Learning From Data – A Short Course: Exercise 3.10

Page 98:

(a) Define an error for a single data point (x_{n}, y_{n}) to be

    \[ e_{n}(w) = max(0,-y_{n}w^{T}x_{n}) \]

Argue that PLA can be viewed as SGD on e_{n} with learning rate \eta = 1.

e_{n}(w) = 0 when  -y_{n}w^{T}x_{n} < 0 means that  w^{T}x_{n} agrees with  y_{n} (no error at that point):  \nabla e_{n}(w) = 0.

e_{n}(w) = -y_{n}w^{T}x_{n} when  w^{T}x_{n} and  y_{n} disagrees (that point is misclassified):  \nabla e_{n}(w) = -y_{n}x_{n}.


When there is no error at the data point x_{n}: w(t+1) = w(t) - 0.

When the data point is misclassified: w(t+1) = w(t) + y_{n}x_{n}.

And the SGD with such error measure is no different from PLA.

(b) For logistic regression with a very large w, argue that minimizing E_{in} using SGD is similar to PLA. This is another indication that the logistic regression weights can be used as a good approximation for classification.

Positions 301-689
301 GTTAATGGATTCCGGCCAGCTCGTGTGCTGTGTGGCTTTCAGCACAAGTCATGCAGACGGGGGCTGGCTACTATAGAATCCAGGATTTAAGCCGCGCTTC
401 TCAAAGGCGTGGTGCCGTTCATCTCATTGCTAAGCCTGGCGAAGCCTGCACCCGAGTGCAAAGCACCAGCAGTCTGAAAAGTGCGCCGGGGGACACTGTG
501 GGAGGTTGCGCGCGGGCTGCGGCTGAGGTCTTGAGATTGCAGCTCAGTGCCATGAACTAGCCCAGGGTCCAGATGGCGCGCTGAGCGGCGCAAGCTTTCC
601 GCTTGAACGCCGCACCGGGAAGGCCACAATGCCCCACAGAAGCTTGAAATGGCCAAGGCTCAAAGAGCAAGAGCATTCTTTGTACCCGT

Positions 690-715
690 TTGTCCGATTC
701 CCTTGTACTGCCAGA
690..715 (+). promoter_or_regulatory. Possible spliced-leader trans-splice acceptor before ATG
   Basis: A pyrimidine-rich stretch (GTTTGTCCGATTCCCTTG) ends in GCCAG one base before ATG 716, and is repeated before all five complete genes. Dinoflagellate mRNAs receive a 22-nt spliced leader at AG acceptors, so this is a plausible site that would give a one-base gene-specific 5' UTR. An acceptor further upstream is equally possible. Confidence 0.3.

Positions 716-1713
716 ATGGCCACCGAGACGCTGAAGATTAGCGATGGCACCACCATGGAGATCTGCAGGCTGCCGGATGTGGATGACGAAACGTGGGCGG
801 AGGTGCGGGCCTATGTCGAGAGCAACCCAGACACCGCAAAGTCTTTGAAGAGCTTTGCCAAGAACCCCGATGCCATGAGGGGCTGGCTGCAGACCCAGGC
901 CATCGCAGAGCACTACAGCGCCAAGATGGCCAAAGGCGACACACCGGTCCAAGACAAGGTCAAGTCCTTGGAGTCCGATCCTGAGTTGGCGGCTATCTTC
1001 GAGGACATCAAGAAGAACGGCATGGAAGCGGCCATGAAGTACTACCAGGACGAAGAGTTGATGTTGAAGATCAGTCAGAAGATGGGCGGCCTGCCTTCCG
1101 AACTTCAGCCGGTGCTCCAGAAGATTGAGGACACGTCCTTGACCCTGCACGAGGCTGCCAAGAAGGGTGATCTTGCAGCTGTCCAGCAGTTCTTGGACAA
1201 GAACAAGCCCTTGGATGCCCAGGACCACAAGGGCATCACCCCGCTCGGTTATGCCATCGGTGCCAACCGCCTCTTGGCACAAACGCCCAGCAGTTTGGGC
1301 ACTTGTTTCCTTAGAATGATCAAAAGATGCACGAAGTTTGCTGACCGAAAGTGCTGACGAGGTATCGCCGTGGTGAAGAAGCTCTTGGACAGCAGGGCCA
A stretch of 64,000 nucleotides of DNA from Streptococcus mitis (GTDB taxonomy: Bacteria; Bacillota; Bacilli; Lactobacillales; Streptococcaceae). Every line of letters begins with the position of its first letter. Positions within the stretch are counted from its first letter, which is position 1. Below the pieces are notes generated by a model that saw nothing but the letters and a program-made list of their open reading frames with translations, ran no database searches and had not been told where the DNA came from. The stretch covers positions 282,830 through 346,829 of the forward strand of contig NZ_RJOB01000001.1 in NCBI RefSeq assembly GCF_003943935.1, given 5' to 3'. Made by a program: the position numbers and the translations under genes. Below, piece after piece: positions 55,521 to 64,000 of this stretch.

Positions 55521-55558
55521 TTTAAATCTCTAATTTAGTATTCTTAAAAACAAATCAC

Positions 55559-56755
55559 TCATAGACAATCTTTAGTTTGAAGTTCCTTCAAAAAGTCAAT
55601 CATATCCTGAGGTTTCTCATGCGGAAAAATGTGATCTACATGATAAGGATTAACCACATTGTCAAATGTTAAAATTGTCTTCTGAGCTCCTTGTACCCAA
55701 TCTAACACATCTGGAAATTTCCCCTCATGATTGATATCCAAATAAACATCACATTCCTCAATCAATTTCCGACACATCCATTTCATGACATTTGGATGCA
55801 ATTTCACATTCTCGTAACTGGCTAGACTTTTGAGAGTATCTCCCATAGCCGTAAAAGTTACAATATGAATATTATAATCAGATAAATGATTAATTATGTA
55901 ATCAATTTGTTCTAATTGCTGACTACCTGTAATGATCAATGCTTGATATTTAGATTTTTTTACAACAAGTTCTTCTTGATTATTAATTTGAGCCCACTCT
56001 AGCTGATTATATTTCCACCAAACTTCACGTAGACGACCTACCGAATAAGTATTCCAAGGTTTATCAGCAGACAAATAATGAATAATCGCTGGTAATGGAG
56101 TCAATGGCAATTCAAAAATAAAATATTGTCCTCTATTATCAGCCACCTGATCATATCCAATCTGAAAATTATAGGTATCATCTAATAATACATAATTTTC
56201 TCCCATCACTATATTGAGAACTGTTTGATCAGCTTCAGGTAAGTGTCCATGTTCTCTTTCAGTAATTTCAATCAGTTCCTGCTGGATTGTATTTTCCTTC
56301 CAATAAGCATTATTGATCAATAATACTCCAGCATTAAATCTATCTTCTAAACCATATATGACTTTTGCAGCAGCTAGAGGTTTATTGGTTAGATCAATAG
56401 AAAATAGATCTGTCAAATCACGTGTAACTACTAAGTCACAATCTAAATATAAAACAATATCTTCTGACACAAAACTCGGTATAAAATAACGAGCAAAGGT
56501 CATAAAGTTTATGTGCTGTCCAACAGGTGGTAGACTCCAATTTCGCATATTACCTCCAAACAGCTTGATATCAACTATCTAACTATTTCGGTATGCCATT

We have:

    \[ \nabla e_{n}(w) = \frac {-y_{n}x_{n}}{1+e^{y_{n}w^{T}x_{n}}} \]

If w is large, then  e^{y_{n}w^{T}x_{n}} is large when   y_{n} and  w^{T}x_{n} agrees (there is no error at data point x_{n}), hence  \frac {-y_{n}x_{n}}{1+e^{y_{n}w^{T}x_{n}}} will be very small (near zero). If  y_{n} and  w^{T}x_{n} disagrees (the data point x_{n} is misclassified) then  e^{y_{n}w^{T}x_{n}} is very small, hence  \frac {-y_{n}x_{n}}{1+e^{y_{n}w^{T}x_{n}}} will be near to  -y_{n}x_{n}.

So the above statement follows.


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